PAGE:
It is difficult to overstate the important effect that body size has on physiological processes (Schmidt-Nielsen, 1975). As body dimensions increase, surface area increases with length squared, and volume (and therefore mass) increases with length cubed. Because of this basic geometric property, large animals do not look, function or behave like small animals. Scaling affects physiological functions as varied as metabolism (Kleiber, 1947; Nagy, 2005), body structure (Kahane-Rapport and Goldbogen, 2018) and locomotion (Alexander, 2005; Vogel, 2008), which influence higher-level processes such as ecology, evolution and behavior (Dakin et al., 2018; Dial et al., 2008; Domenici, 2001; Goldbogen et al., 2019). Because of the difficulties associated with quantifying maneuverability, the effects of body size on maneuvering performance remain poorly understood. Generally speaking, the maneuverability of running, flying and swimming animals decreases with increasing body size (Cloyed et al., 2021). In aquatic organisms, the ability to accelerate diminishes as animals get bigger; however, the precise scaling relationships are far from conclusive and may vary across taxa (reviewed in Domenici, 2001; Vogel, 2008). Likewise, the turning performance of swimming animals decreases with body size (reviewed in Fish et al., 2018), but the specifics defy simple interpretation. Different taxa use different methods of turning (e.g. sharks, Hoffmann et al., 2019; rays, Parson et al., 2011; sea lions, Fish et al., 2003; zebrafish, Danos and Lauder, 2007; and humpback whales, Edel and Winn, 1978), and performance is contingent on both the shape of the control surfaces involved (Woodward et al., 2006) and the flexibility used to reorient the body (Kajiura et al., 2003; Porter et al., 2009; Segre et al., 2019). Even less is known about how pitch changes and rolls scale with body size, although the control of these maneuvers is also highly dependent on the shape of the lift-generating surfaces (Weber et al., 2014; Woodward et al., 2006) and the locomotor strategies involved. In aquatic organisms, maximum speed might hold some clues for how maneuvering performance scales with body size. Maximum swimming speed is related to burst power (Segre et al., 2020), which may influence the performance of certain maneuvers (demonstrated in other taxa; Altshuler, 2006; Segre et al., 2015). There is some indication that maximum speed plateaus with body size (Cloyed et al., 2021; though this is not fully resolved), suggesting that larger animals have less mass-specific power available for maneuvering (Segre et al., 2020, their eqn 10). However, although power-generating capability can help to overcome inefficient morphology, it is not the only factor that determines maneuvering performance (Dakin et al., 2018). In all of these analyses, there is a notable lack of data from the biggest of organisms. By focusing on the maneuvering performance of whales, we can directly compare large animals that have similar body shapes, control surface types and maneuvering strategies (Woodward et al., 2006). Despite their enormous size, whales make their living as voracious predators (Goldbogen et al., 2019). To catch their much smaller, more maneuverable prey, they have developed several unique locomotor strategies that require high energetic input, high mechanical power output and a surprising degree of agility (Goldbogen et al., 2017a). Yet, it is precisely their ability to catch large quantities of smaller prey that has shaped their physiology, size and behavior, and has allowed them to become successful predators with a worldwide distribution and a keystone role in supporting ocean ecosystems (Goldbogen et al., 2019; Roman et al., 2014; Slater et al., 2017).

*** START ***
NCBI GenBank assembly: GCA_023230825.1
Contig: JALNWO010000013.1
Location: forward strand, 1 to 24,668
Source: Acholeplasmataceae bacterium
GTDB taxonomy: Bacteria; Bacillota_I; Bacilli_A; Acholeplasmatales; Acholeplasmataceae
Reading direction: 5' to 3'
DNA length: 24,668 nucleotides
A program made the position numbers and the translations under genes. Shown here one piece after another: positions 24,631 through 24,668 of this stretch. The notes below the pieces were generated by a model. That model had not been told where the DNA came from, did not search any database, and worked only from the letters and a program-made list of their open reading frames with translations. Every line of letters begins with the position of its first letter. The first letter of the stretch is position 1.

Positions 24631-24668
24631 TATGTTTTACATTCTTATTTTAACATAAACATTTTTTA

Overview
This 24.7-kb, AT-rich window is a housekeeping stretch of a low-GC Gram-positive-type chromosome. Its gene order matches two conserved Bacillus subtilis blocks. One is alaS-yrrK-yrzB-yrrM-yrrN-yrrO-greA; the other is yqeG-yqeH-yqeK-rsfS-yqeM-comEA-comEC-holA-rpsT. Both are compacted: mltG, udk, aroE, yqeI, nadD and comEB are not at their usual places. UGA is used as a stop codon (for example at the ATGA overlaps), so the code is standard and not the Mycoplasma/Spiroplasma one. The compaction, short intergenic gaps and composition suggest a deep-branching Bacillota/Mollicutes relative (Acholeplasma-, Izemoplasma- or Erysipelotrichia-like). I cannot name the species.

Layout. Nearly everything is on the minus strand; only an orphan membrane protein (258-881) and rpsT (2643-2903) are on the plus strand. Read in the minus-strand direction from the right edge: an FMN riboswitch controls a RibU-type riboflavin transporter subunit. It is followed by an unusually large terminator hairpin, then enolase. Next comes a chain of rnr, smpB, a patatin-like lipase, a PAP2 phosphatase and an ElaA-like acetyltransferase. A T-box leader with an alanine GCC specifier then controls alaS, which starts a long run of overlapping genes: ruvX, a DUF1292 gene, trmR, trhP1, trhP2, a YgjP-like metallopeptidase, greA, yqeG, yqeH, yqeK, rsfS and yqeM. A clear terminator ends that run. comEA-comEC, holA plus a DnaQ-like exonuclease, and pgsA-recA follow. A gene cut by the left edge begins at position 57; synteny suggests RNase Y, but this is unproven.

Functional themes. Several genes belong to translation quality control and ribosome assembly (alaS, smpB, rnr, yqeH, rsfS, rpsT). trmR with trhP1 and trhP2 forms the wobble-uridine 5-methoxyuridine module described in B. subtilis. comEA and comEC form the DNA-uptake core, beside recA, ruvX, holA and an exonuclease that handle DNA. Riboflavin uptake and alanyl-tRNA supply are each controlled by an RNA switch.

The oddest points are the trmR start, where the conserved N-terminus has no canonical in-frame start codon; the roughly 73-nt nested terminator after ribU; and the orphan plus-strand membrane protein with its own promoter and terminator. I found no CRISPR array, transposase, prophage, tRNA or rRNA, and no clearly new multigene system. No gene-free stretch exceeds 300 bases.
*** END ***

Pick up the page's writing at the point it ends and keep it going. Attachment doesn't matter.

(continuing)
To better understand the ecology and evolutionary biology of baleen whales, we ask the question: how does maneuverability scale with body size? We hypothesize that absolute maneuvering performance decreases with increasing body size (H1). In other words, we predict that smaller whales accelerate, roll and change direction faster than larger whales. Baleen whales span an immense range of body sizes (Kahane-Rapport and Goldbogen, 2018), from the smallest minke whales (5 m, 2000 kg) to the largest blue whales (30 m, 185,000 kg), and we expect that smaller individuals are more maneuverable than larger individuals. This result would not be surprising; however, understanding the baseline relationship between body size and absolute maneuvering performance sets the stage for investigating more nuanced hypotheses about scaling. Specifically, we hypothesize that maneuvering performance scales allometrically with body size (H2). Maneuvering performance is constrained by the differential scaling of muscle force-generating capabilities, surface area of the flippers and flukes, and body dimensions (Fish, 2002, 2004; Vogel, 2008; Webb and De Buffrénil, 1990). We can use these relationships to create predictions for how accelerations, rolls and direction changes should scale with body mass (m), under the assumption of isometry. Particularly, we expect accelerations and turns to scale with m–1/3 and rolling performance to scale with m–2/3 (as derived in the Materials and Methods). However, in baleen whales, many morphological properties scale allometrically, meaning that whales of different sizes have different body shapes (Fig. 1). Whether these allometric scaling relationships cause larger whales to overperform or underperform the maneuvering capabilities predicted by their body size remains an open question. If this was the case, we would expect the scaling coefficients to differ from the values predicted by isometry (m–1/3 and m–2/3). We also hypothesize that large whales compensate for any limitations on their maneuverability by preferentially using maneuvers that they can perform more effectively (H3). Blue whales execute high-speed turns by banking their body inwards so that they can use lift from their extended flippers and their substantial dorso-ventral flexibility to turn faster (Segre et al., 2019). By substituting a simple maneuver that they do not perform well (laterally flexing their body) with a complex sequence of maneuvers that they are adept at performing (rolling inward, pitching-up to take advantage of their dorso-ventral flexibility, rolling back to upright), blue whales behaviorally overcome the limitations of their morphology to increase their turning performance (Segre et al., 2019). We predict that this pattern will extend across species and may depend on body size. Specifically, we want to know whether larger whales use behavioral compensation to overcome morphological constraints and increase their maneuverability.